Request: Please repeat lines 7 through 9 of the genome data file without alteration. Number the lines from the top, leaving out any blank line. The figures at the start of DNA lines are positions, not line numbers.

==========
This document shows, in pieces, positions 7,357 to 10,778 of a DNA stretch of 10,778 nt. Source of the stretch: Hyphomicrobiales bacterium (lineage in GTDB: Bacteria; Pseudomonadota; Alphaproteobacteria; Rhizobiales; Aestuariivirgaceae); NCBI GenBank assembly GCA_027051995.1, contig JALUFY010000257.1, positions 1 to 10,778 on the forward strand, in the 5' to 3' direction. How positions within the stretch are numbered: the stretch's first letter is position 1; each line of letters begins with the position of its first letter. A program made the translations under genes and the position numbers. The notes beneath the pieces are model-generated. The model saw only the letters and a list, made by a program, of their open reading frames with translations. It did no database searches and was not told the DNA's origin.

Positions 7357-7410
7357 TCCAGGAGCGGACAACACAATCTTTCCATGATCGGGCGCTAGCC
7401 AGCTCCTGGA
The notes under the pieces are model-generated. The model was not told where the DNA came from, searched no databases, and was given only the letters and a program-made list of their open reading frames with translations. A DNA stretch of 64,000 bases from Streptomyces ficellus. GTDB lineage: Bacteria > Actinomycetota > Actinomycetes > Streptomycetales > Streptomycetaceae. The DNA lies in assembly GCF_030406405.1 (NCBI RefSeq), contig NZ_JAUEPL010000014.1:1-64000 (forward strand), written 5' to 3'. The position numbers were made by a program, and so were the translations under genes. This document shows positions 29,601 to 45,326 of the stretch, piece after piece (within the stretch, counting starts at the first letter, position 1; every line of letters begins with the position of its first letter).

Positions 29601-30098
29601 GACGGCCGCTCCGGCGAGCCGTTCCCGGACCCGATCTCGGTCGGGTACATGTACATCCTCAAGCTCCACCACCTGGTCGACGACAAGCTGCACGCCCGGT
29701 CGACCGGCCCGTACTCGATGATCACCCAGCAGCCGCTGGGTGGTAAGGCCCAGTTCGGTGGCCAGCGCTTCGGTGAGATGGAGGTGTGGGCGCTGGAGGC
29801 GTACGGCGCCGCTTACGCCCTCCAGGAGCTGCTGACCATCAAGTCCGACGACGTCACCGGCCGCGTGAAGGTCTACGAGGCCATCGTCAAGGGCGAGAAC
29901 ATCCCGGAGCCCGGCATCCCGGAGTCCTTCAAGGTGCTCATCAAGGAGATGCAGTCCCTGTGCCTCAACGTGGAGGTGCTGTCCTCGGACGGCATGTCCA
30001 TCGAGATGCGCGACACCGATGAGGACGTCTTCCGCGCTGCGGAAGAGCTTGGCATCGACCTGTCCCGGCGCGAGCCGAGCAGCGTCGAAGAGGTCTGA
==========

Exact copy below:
29601 GACGGCCGCTCCGGCGAGCCGTTCCCGGACCCGATCTCGGTCGGGTACATGTACATCCTCAAGCTCCACCACCTGGTCGACGACAAGCTGCACGCCCGGT
29701 CGACCGGCCCGTACTCGATGATCACCCAGCAGCCGCTGGGTGGTAAGGCCCAGTTCGGTGGCCAGCGCTTCGGTGAGATGGAGGTGTGGGCGCTGGAGGC
29801 GTACGGCGCCGCTTACGCCCTCCAGGAGCTGCTGACCATCAAGTCCGACGACGTCACCGGCCGCGTGAAGGTCTACGAGGCCATCGTCAAGGGCGAGAAC